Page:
The SiteMapPath displays a navigation path (which is also known as a breadcrumb or eyebrow) that shows the user the current page location and displays links as a path back to the home page. The control provides many options for customizing the appearance of the links.
Drag the SiteMapPath control from the Toolbox panel to your page.
The SiteMapPath control obtains navigation data from a site map. This data includes information about the pages in your site, such as the URL, title, description, and location in the navigation hierarchy. Storing your navigation data in one place makes it easier to add and remove items in the navigational menus of your site. For more information about site maps, see ASP.NET Site Maps in the MSDN library.
The simplest way to create a site map is to create an XML file named Web.sitemap that organizes the pages in the site hierarchically. This site map is automatically picked up by the default site-map provider for ASP.NET. The Web.sitemap file must be located in the application root directory.
Only pages that are listed in the site map can display navigation data in the SiteMapPath control. If you place a SiteMapPath control on a page that is not listed in the site map, the control will display nothing to the client.
A simple sitemap in a Web.sitemap file might look something like this:
<siteMap> <siteMapNode title="Home" description="Home" url="~/default.aspx" > <siteMapNode title="Services" description="Services we offer" url="~/Services.aspx"> <siteMapNode title="Training" description="Training classes" url="~/Training.aspx" /> <siteMapNode title="Consulting" description="Consulting services" url="~/Consulting.aspx" /> </siteMapNode> </siteMapNode> </siteMap>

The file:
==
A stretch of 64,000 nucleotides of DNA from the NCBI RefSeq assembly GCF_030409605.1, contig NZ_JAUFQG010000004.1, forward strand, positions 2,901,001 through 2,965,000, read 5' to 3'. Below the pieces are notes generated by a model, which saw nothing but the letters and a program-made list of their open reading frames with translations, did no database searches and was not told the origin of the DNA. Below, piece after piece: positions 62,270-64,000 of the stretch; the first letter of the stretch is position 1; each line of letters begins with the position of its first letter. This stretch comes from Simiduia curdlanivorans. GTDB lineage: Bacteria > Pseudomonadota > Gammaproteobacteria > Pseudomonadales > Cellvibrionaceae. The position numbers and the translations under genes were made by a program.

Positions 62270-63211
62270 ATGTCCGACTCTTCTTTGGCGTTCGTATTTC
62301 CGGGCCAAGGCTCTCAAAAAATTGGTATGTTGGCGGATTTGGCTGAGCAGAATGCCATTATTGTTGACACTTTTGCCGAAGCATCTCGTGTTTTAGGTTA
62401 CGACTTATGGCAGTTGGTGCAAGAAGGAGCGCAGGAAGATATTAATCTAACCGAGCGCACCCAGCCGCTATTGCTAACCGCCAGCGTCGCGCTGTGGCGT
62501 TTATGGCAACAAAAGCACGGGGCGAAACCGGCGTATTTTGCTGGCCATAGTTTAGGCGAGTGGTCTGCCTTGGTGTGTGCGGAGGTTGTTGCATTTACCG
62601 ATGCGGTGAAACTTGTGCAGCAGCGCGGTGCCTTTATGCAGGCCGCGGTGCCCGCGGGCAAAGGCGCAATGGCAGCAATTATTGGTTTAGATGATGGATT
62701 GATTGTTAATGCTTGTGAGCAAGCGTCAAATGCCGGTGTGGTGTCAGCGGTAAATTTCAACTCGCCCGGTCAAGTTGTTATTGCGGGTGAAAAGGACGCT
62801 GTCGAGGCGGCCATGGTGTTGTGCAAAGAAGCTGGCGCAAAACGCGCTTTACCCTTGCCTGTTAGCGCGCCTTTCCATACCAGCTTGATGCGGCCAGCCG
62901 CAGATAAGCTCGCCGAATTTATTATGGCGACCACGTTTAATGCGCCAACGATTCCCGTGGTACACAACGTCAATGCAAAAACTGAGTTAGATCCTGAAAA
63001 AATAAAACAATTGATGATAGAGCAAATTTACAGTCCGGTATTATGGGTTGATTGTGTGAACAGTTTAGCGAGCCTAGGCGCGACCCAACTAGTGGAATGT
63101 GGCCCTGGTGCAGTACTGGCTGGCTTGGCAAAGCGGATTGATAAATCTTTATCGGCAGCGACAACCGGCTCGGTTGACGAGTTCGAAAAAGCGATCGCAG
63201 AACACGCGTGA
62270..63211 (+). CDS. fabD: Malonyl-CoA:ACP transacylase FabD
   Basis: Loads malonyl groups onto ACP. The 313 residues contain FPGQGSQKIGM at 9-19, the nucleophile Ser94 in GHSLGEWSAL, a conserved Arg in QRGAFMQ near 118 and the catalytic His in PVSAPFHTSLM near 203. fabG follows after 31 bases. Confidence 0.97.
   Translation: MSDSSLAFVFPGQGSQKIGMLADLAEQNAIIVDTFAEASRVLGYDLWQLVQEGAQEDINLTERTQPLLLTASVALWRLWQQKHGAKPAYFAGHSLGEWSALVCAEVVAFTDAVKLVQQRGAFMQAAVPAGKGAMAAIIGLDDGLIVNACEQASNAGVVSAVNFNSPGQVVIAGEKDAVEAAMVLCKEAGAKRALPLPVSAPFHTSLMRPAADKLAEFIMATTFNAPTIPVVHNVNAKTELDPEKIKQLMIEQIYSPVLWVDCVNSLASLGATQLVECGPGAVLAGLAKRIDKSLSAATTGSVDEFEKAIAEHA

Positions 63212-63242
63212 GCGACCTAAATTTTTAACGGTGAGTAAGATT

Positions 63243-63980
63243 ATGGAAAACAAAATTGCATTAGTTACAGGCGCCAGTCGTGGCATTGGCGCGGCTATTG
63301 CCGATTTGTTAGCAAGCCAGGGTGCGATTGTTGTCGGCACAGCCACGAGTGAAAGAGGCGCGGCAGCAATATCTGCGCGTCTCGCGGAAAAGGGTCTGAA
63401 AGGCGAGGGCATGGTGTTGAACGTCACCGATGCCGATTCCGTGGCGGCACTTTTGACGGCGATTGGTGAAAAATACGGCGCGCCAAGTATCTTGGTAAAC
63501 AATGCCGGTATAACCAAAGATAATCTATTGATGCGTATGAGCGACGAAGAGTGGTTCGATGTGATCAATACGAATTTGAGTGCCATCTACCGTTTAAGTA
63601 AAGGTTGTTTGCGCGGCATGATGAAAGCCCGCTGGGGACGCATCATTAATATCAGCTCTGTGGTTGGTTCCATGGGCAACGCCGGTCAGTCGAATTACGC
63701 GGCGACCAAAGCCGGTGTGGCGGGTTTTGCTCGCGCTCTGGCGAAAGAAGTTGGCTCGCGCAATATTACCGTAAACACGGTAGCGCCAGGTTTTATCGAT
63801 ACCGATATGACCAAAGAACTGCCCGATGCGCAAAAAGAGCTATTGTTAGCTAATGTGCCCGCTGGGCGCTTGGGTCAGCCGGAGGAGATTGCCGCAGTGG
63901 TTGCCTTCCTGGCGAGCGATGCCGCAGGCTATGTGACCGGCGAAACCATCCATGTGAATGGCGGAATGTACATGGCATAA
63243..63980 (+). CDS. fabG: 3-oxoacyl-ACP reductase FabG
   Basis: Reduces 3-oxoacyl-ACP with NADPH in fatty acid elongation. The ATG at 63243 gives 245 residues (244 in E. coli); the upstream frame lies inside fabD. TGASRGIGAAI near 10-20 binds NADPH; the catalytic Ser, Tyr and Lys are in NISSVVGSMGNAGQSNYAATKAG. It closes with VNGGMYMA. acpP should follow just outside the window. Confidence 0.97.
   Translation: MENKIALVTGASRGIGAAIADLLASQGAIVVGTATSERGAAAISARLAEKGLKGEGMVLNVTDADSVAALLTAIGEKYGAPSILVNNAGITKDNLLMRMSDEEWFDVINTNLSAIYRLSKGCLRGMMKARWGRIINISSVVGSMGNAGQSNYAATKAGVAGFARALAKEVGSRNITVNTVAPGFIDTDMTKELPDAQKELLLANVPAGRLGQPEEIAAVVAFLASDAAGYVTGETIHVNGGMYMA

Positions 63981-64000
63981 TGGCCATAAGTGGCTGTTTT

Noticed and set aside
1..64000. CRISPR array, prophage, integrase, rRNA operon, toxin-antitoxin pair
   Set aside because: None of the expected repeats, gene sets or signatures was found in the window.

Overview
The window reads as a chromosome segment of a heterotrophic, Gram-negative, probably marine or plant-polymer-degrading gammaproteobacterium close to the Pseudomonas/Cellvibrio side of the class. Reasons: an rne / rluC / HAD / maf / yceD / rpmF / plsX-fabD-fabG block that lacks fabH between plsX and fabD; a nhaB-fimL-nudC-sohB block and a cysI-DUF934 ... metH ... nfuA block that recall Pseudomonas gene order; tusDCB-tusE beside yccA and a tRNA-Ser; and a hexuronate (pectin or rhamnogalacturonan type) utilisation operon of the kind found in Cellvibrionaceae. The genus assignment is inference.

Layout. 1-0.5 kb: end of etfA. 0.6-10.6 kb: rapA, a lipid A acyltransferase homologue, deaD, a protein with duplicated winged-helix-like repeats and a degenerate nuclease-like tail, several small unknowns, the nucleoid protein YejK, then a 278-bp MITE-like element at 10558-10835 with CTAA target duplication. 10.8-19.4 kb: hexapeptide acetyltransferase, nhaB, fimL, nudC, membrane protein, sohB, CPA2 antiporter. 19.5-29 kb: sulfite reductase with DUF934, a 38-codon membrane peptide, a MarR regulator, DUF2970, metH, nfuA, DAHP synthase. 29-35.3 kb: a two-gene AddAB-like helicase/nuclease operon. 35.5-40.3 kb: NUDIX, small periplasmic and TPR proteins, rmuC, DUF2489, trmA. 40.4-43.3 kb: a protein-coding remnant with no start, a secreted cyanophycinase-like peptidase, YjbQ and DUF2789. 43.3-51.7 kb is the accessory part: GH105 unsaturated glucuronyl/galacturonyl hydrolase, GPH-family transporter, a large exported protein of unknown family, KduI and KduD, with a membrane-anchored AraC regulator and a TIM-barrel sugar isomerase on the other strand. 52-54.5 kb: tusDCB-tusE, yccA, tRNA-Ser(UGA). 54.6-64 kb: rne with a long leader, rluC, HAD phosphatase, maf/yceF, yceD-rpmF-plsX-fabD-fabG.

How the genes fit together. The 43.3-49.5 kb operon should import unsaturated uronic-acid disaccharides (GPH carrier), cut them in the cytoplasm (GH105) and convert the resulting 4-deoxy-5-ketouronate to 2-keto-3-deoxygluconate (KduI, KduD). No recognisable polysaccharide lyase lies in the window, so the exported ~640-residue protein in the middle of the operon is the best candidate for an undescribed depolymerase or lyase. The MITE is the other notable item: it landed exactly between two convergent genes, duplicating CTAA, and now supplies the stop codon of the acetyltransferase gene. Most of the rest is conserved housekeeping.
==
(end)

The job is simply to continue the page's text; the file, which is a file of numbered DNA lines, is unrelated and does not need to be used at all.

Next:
In Design view, right-click the Login control, and then click Show Common Control Tasks.
You can also click the Login control in Design view, click the arrow in the upper-right corner to show the Common Login Tasks menu. Click the arrow again to hide the menu.
On the Common SiteMapPath Tasks menu, click AutoFormat.
In the AutoFormat dialog box, select one of the schemes in the Select a scheme list. The effect of the scheme on your SiteMapPath control is displayed in the Preview area.
Click OK to apply the formatting scheme and close the dialog, or Apply to apply the formatting scheme without closing the dialog.
You can also interactively format the SiteMapPath control, apply styles and change the text.
For a full description of all SiteMapPath control properties, see SiteMapPath in the MSDN library.
The SiteMapPath is composed of various template regions. You can also interactively design these.
In Design view, right-click the SiteMapPath control, and then click Show Common Control Tasks.
On the Common SiteMapPath Tasks menu, click Edit Templates. This switches the Wizard into Template Editing Mode.
In the Display dropdown, select the template you would like to edit.
Add text or controls or make changes to the Template.
When you are finished designing your templates, on the Common SiteMapPath Tasks menu, click End Template Editing to return to the standard SiteMapPath design mode.
The SiteMapPath control allows users to navigate backward—from the current page to pages that are higher in the site hierarchy. However, the SiteMapPath control does not allow you to navigate forward—from the current page to another page that is lower in the site hierarchy. For example, you can use the SiteMapPath control in newsgroup or message board applications to allow users to see the path to the article that they are currently browsing.
You can use the SiteMapPath control to create site navigation without code and without binding data. The control can read and render the site-map information automatically. However, if needed, you can also use the SiteMapPath control to alter site-map data. For more information, see How to: Programmatically Modify Site-Map Nodes in Memory in the MSDN library.